The Cornish Pasties Association — an organization that celebrates the amazing pasty — creates a celebration for the pasty, hosting events all over Britain to honor Cornwall’s favorite dish.
National Pasty Week FAQs
Why are pasties popular in Michigan?
It is thought that Cornish miners — the most populous consumers of the pasty — brought this snack with them when they migrated to the U.S. for work. They made their way to mine copper deposits in Michigan, leading to this dish’s popularity in this region, among other places.
Where are pasties popular in the U.S.?
Pasties are popular in many old mining towns in the U.S., and places where the Gold Rush occurred, including Michigan, Milwaukee, Grass Valley, and Nevada City.
What is the difference between a Cornish pasty and a normal pasty?
The biggest difference is that the Cornish pasty has to originate in Cornwall, and the other is that the meat in this pasty is put in its wrapper raw and baked together.
National Pasty Week Activities
Make a traditional Cornish pasty
Bake yourself and your loved ones a traditional Cornish pasty, which only contains beef, potato, Swede, onion, salt, and pepper. Find the exact recipe online and wow people with your baking skills.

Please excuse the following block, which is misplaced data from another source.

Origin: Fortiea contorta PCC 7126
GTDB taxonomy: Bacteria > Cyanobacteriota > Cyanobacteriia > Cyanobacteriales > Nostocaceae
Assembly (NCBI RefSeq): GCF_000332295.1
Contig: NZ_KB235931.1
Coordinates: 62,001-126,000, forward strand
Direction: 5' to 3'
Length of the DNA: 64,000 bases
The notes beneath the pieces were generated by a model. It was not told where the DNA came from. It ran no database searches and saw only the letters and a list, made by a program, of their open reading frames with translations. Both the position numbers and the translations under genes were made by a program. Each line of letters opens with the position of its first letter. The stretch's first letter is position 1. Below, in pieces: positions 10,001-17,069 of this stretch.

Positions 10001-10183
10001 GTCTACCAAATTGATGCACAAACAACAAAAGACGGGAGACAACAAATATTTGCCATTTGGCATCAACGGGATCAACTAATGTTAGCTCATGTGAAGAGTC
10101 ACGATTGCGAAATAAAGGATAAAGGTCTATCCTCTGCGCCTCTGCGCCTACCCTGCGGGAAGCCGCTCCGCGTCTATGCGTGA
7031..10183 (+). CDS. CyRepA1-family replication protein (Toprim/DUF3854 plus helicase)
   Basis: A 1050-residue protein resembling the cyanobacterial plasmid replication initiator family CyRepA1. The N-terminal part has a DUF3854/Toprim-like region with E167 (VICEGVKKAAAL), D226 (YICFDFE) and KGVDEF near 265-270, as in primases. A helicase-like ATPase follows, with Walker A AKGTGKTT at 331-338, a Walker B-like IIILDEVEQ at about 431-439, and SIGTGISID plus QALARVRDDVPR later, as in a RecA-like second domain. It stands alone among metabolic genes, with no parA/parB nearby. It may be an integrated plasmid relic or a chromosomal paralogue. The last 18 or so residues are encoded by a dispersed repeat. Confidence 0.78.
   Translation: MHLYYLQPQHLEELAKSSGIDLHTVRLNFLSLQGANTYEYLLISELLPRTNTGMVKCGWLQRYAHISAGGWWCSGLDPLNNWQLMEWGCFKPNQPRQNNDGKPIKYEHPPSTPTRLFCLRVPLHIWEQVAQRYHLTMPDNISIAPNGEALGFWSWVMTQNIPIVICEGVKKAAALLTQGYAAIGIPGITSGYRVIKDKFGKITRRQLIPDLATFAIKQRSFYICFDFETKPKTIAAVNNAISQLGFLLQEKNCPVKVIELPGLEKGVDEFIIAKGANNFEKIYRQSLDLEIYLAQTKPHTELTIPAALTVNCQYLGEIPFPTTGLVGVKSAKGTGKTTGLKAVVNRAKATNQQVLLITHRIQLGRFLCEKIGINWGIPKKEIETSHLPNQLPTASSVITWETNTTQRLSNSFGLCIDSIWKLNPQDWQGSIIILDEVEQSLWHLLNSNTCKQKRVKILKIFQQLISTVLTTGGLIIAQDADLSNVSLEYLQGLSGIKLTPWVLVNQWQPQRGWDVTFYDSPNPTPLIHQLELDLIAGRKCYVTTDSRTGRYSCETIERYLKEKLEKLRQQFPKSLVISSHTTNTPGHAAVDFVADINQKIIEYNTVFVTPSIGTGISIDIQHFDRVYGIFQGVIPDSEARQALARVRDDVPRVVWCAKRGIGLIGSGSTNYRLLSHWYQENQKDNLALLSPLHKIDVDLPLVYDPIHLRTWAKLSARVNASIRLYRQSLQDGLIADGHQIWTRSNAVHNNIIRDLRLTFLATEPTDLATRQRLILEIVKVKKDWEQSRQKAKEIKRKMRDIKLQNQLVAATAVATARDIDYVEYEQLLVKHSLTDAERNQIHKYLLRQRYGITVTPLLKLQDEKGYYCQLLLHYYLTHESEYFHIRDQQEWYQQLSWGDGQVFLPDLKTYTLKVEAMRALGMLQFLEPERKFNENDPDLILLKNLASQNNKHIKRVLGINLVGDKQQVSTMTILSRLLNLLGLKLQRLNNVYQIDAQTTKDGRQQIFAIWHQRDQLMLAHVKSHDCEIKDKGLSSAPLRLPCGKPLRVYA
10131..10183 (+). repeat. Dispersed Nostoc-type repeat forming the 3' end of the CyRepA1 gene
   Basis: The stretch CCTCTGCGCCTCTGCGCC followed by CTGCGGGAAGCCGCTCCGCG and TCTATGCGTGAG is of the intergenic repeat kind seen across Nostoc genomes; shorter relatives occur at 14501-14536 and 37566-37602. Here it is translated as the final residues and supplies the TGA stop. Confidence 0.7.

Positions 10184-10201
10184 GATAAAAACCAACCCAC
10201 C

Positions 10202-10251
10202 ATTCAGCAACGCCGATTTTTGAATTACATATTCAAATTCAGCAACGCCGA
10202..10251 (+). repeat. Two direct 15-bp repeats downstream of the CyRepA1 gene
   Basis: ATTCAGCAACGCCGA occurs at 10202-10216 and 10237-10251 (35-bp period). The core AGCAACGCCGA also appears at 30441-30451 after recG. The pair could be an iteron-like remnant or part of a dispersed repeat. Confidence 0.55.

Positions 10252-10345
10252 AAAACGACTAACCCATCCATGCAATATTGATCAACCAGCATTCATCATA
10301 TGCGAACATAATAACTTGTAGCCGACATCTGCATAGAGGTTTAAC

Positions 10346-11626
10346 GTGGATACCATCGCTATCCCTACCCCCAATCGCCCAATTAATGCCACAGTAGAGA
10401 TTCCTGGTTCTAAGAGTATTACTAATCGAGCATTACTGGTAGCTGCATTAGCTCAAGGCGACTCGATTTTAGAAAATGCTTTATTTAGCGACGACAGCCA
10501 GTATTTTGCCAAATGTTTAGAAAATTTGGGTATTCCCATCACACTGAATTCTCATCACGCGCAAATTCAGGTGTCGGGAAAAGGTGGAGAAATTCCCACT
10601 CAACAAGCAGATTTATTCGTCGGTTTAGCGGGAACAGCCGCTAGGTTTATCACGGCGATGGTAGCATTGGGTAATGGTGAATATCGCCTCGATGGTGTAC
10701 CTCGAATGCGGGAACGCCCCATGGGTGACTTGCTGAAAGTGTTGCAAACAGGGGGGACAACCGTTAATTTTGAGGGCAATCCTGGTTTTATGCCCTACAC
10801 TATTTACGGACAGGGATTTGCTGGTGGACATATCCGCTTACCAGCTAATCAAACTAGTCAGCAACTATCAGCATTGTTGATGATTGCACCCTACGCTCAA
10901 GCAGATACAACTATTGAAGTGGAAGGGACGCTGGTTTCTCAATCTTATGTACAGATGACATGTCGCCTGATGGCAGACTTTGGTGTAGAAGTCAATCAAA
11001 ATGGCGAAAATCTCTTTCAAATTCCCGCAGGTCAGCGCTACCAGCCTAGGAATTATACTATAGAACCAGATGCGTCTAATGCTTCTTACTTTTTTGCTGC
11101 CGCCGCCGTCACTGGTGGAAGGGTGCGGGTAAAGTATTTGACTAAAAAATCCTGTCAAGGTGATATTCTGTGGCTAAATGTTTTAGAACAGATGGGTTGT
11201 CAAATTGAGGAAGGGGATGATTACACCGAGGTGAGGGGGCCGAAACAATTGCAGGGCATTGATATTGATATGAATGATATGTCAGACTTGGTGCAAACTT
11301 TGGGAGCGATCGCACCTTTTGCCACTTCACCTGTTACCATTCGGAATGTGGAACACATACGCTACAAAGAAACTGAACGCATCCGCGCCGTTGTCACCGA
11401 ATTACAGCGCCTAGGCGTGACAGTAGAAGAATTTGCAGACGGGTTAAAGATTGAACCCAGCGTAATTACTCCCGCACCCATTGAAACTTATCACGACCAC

Introduce pasties to people around you
Instead of devouring them alone, enjoy pasties with friends and family. Find your favorite versions, and try them out at home.
Host a pasty competition
Make ‘em sweet or make ‘em savory, however you do it, show off your baking chops in a friendly pasty-making competition. Encourage others to go crazy with the fillings, and come up with your own amazing recipes.
5 Fun Facts About Cornish Pasties
It is lucrative for the Cornish economy
In fact, the Cornish pasty contributes around 6% to the country's economy, by selling this dish to hundreds of people across Britain every day.
“Oggie oggie oggie”
This famous rugby chant came from the Cornwall miners — their wives would yell “oggie, oggie, oggie” (pasties were also called ‘oggies’) from the top of the mine shafts, and the miners would yell back with “oi, oi, oi” to indicate they wanted a pasty thrown down at them.
No pasties on this ship
Fishermen didn't want this food on board their vessels, believing them to be bad luck.
The World Pasty Championship
Held at the end of National Pasty Week, this event seeks out the best pasty makers from around the world.
Pasties in famous books
This humble food has appeared in plenty of literature, most notably in “Robin Hood,” Chaucer's “The Canterbury Tales,” three plays by William Shakespeare, and more recently, in J.K. Rowling's Harry Potter series.
Why We Love National Pasty Week
The pasty is an iconic food
And not just because practically every street in Cornwall sells this snack; the pasty is also a point of pride for cultures globally, and has its iterations too.
It's got amazing traditions and a long history
As if the decades of rich history weren't enough, the pasty gradually conquered the hearts (and tummies) of miners around the world — so much so that it remains a vastly popular dish even today.
It’s delicious and convenient to eat
You can fill them with practically anything and it will stay warm for hours. Plus, pasties have a long(ish) shelf-life, are easily eaten without any food implements, and can be transported with ease.
National Pasty Week dates